The Lion and the Bird by Marianne Dubuc

The Lion and the BirdAs lion is working in his garden on autumn day he notices a little injured bird and decides to help the little creature. For the duration of autumn and all through winter, the lion cares for the bird. He tends to the bird’s injury and shares his home, food and even his hat throughout the cold winter months. As spring returns, so does the birds flock. The lion sadly, but stoically, bids his new friend farewell and spends the rest of the spring, summer and early autumn quietly tending to his home and garden alone. The autumn winds bring colder weather and the faintest hope that perhaps the bird will return to spend time with the lion and, much to the lion’s delight, the bird does return to his friend.

This gentle story of friendship and kindness is impeccably composed by author and illustrator Marianne Dubuc. Minimal text provides for numerous opportunities to engage little ones with questions about emotions, seasons, and predictions of what is to come. Dubuc’s soft, endearing illustrations not only compliment the text, but also further the story seamlessly. Additionally, the clever use of blank pages quietly denotes the passage of time and accentuates the spot on pacing of the story. One particularly outstanding instance of storytelling occurs when the lion is hoping for a return visit from his feathered friend. An initially crestfallen lion is followed by two blank pages. Then a single music note then appears to fly into the page, signifying the bird’s homecoming, and is followed by a wordless two page spread illustrating the reunion. It is pure happiness!

This charming and gentle book would be a lovely bedtime story to share with young children ages two and up.

Posted by: Staci

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Get Real! A Non-Fiction Video Book Review

This month, Kelly shares Parrots Over Puerto Rico by Susan L. Roth, a fascinating, picture book-length history of both Puerto Rico, and the parrots that live there.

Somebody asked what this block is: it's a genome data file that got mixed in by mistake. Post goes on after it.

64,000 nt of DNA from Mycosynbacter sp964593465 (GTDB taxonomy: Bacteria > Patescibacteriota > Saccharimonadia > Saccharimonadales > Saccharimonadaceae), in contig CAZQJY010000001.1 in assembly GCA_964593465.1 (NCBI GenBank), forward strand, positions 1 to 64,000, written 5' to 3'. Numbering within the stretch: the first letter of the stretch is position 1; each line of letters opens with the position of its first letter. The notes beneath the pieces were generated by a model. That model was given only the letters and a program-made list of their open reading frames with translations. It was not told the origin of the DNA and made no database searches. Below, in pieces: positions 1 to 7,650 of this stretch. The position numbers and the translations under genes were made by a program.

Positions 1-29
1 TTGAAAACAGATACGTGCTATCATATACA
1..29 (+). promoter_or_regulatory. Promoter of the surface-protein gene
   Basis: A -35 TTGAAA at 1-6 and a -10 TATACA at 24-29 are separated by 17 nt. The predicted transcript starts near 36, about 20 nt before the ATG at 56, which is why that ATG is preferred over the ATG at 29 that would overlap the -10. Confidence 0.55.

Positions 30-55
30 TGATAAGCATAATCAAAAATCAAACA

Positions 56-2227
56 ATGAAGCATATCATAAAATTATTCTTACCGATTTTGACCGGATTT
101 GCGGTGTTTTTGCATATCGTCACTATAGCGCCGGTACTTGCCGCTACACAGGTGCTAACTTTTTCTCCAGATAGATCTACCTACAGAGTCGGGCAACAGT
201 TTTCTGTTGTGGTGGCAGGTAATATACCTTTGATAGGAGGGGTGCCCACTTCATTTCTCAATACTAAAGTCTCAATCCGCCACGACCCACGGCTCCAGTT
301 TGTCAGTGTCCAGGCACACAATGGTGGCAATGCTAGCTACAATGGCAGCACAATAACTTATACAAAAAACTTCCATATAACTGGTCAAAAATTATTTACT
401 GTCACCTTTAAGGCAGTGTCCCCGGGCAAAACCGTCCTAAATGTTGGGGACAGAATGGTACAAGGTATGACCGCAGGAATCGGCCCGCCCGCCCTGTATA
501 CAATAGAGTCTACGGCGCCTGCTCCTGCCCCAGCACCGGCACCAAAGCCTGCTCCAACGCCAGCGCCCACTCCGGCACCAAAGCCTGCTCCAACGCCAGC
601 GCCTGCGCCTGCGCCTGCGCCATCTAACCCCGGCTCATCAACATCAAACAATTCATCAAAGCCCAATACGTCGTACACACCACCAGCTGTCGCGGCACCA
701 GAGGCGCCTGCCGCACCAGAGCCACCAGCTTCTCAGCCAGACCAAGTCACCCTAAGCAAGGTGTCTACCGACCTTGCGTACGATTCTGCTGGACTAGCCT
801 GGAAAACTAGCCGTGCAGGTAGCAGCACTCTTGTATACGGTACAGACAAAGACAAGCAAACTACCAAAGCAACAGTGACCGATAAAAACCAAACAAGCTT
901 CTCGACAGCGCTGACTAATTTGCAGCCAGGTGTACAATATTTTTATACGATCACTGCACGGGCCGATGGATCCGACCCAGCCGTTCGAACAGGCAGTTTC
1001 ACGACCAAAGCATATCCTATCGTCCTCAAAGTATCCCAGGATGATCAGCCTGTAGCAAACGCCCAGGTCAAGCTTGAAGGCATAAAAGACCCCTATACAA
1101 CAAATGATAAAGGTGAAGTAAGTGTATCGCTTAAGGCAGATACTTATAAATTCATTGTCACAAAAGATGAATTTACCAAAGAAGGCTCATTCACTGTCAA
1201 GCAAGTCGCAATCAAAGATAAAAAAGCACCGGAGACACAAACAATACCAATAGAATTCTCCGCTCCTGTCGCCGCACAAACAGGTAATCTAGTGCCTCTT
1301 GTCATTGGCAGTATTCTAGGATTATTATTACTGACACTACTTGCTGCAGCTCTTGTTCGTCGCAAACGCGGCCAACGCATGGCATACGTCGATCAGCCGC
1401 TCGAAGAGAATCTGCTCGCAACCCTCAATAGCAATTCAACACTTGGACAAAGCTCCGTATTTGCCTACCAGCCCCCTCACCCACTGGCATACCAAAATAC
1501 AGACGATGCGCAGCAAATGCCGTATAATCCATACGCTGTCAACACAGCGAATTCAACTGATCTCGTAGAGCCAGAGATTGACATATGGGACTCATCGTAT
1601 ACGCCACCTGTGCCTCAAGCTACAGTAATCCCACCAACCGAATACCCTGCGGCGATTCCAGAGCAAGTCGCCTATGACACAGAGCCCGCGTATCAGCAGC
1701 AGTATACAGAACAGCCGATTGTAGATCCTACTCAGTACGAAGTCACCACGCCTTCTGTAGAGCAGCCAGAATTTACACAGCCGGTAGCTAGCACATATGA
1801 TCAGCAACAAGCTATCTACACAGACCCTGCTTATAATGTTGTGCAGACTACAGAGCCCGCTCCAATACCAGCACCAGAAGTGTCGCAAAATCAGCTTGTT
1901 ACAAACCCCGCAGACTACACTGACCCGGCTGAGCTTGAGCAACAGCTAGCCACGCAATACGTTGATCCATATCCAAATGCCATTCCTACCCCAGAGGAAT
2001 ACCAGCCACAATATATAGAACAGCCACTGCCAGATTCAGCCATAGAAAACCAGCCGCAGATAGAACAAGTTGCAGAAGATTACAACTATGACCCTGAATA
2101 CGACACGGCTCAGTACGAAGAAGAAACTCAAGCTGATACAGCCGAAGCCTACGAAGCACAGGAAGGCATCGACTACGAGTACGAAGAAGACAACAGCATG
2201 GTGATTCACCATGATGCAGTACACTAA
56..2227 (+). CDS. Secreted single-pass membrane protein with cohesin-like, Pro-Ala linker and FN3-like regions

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The Five Lives of Our Cat Zook by Joanne Rocklin

The Five Lives of Our Cat ZookYou probably have deduced from the title that this book has a pet with questionable health and are ready to move on to the next review because you don’t like sad stories about animals…but please don’t! This is a certainly a story that features a very sick cat, but also manages to be a feel good story, a slice of Oakland, CA urban life, a sweeping fairy tale, a love story, and realistic tale about a 10-year-old girl navigating her world.

Oona Armstrong is that 10 year-old girl and her life is a complicated one. Her father passed away after a long battle with cancer, her 5 year-old brother Freddy just recently started talking and eating again after the loss of their father, and her cat, Zook (short for Zucchini) is very old and very sick, and her mother has a new boyfriend named Dylan, but Oona refers to him only has “The Villian.”

Oona copes by telling whoppers; so many whoppers that she has a color coding system for all of the different types of whoppers she tells. The best whoppers are the stories she creates for Freddy. Fairy tales that are crafted from memories their father told her that help explain the world to a 5 year-old, including the four lives prior to the one that their cat Zook is currently living.

Oona’s whoppers get her into some trouble, but they also make her and Freddy’s life much more bearable and the beauty of this book is watching how those whoppers eventually help her family move on from very tough times. We have to experience some sorrow to find joy and this book is a perfect example of that.

Posted by: Kelly

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A Smart Girl’s Guide to Knowing What to Say: Finding the Words to Fit Any Situation By Patti Kelley Criswell

A Smart Girl’s Guide to Knowing What to Say: Finding the Words to Fit Any SituationKnowing what to say in any given situation can be tough. You may be in a difficult situation and need to speak with care so as to avoid hurting someone’s feelings. You may be dealing with a bully and you need to stand up for yourself. You may need to respectfully negotiate a compromise with a friend or parent. And sometimes you hurt someone and need to apologize. A Smart Girl’s Guide to Knowing What to Say covers all types of situations and offers real-life examples of healthy ways to express what you mean effectively and with respect for yourself and others. This is a great book for girls to explore on their own or with their parents or friends. It would make a great starting point for discussion or a guide to role playing between daughters and their parents, so as to practice handling different situations. The information in this book is well organized and the design is colorful and appealing. It is part of the American Girl series, which many girls may already be familiar with. The book was made for girls, but it is sound advice for boys as well!